Public outcry erupted when it came out that students at a high school were allowed to perform at a cosplay event using Nazi uniforms and symbols for a parade that also impersonated Adolf Hitler with “his” salute as if that all were fun and entertaining. Obviously, there was no ironical or satirical element involved in that mock rally, such as, for instance, in Ernst Lubitsch’s opening scene of his 1942 movie To Be or Not To Be, in which Hitler, after being saluted with the obligatory “Heil Hitler,” replied with “Heil myself.”
Local and international media have been reporting about this event, with comments and analysis about how and why this has happened in Taiwan. Most of their reasoning makes sense, such as: lack of historical understanding; ignorance; lack of empathy; deficits in human rights education; and moral indifference. One can find them condensed in a Taipei Times editorial published on Thursday last week.
My preferred comment is that of a university student, likewise mentioned there, who is quoted as saying that “Taiwanese education could not care less whether students understand history; it is merely concerned with how well they do in history exams, after which the students forget everything.”
I wish to add another facet to this list. I am referring to cultural relativism, that is, the unofficial, but omnipresent doctrine in Taiwan that all cultures are equally valuable and, therefore, deserve to be equally respected, and its intrinsic connection to narcissism that inhibits critical views of them and of oneself.
I find this “nightmare figure of introductory classes in ethics” — an idea of British academic philosopher Simon Blackburn — both intellectually atrophic and morally corrupting.
Cultural relativists, when talking about other cultures, usually abstain from analyzing and evaluating them, mistaking “culture” instead for a folkloristic fun thing, always interesting and/or entertaining, but never good or bad.
However, in the end it is all about feeling comfortable within one’s own tiny world which is oh so special because it is so different. Cultural relativists long to live in a “brave new world.”
Moral consequences ensue. Repeatedly, I have made the following test in my ethics classes: Explaining female genital mutilation — chopping off pieces of a young girl’s clitoris for traditional reasons — all my students were disgusted by what I was telling. However, when informing them that this is being done for cultural reasons, their feeling of disgust gradually subsided. Why? Because “we must not criticize other cultures” — so the soft tune of soft minds of the culturally corrupted who wish to live in a soft world where things elsewhere are just different, but such difference is moral indifference in cultural disguise.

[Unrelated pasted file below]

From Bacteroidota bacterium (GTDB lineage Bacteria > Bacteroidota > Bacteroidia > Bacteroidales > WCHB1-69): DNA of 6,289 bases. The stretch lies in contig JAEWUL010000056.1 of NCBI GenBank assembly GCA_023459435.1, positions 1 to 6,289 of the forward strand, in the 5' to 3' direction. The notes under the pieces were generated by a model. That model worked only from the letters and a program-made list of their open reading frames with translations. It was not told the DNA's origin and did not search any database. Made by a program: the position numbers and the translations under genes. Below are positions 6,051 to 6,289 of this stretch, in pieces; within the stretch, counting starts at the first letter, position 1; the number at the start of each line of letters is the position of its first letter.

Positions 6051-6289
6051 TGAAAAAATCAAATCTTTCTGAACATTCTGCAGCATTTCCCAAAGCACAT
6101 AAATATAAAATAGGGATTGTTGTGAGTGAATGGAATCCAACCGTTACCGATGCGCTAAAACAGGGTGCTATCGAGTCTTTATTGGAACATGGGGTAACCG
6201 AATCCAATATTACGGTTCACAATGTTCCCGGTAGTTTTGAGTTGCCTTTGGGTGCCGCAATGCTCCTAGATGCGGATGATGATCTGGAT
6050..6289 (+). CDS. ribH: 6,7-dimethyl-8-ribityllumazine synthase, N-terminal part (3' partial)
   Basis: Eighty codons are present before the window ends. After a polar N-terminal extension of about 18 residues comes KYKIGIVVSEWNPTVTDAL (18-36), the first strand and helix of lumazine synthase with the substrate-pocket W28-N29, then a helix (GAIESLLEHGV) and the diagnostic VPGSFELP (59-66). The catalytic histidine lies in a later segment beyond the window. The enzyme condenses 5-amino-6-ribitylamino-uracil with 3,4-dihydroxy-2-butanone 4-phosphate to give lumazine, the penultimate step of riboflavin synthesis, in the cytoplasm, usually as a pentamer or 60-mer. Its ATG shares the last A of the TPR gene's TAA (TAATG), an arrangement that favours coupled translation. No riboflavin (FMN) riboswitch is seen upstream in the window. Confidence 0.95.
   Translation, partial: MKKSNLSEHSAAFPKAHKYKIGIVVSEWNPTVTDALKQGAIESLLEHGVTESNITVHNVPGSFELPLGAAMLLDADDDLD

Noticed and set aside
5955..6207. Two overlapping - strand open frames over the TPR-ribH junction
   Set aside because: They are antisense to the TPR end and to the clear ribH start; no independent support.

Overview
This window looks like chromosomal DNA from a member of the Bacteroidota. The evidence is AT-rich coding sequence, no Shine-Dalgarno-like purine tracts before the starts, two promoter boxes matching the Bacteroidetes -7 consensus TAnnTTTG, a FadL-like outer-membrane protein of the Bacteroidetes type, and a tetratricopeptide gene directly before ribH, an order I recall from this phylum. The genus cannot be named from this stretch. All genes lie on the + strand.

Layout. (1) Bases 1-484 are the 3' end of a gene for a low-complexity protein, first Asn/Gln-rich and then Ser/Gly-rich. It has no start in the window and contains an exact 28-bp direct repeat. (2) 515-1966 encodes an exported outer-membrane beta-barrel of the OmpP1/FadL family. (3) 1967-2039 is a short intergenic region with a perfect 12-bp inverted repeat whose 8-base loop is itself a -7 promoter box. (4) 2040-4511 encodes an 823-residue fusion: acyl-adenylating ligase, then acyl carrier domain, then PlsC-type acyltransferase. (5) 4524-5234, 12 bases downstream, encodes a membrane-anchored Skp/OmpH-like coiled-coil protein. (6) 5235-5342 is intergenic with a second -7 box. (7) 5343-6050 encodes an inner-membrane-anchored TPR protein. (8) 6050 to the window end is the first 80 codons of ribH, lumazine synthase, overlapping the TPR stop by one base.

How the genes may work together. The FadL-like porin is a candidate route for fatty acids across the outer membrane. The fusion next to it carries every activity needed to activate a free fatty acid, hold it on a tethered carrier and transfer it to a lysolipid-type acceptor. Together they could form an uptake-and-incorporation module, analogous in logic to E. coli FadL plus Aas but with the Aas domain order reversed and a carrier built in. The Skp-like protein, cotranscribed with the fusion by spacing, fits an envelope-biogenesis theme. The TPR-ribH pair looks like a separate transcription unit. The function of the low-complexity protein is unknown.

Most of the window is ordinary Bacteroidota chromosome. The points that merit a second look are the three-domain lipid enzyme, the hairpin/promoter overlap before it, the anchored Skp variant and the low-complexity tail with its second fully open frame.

History classes are other examples of indifference vis-a-vis anything alien to one’s own small world. It is not easy to find a young person interested in history. The story of others is simply not on the radar of one’s personal interest unless it comes as entertainment or gossiping. As such, it is not about others: it is about feeling good. Often, moral indifference leads to intellectual ignorance.
This combination of moral indifference and intellectual ignorance that shapes the mindsets of young people in Taiwan is culturally pre-programmed. It is opposed to individualism and intellectuality, that is, personal traits that are not really welcomed within an authoritarian culture. Its protagonists have no interest in educating critical individuals with a sense of history: Just see how they keep on manipulating Taiwan’s history for political reasons. They could only do it because so many people here do not care and are, therefore, ignorant about even their own history. In my history classes it regularly turns out that foreign students know more about Taiwan’s history than their local classmates.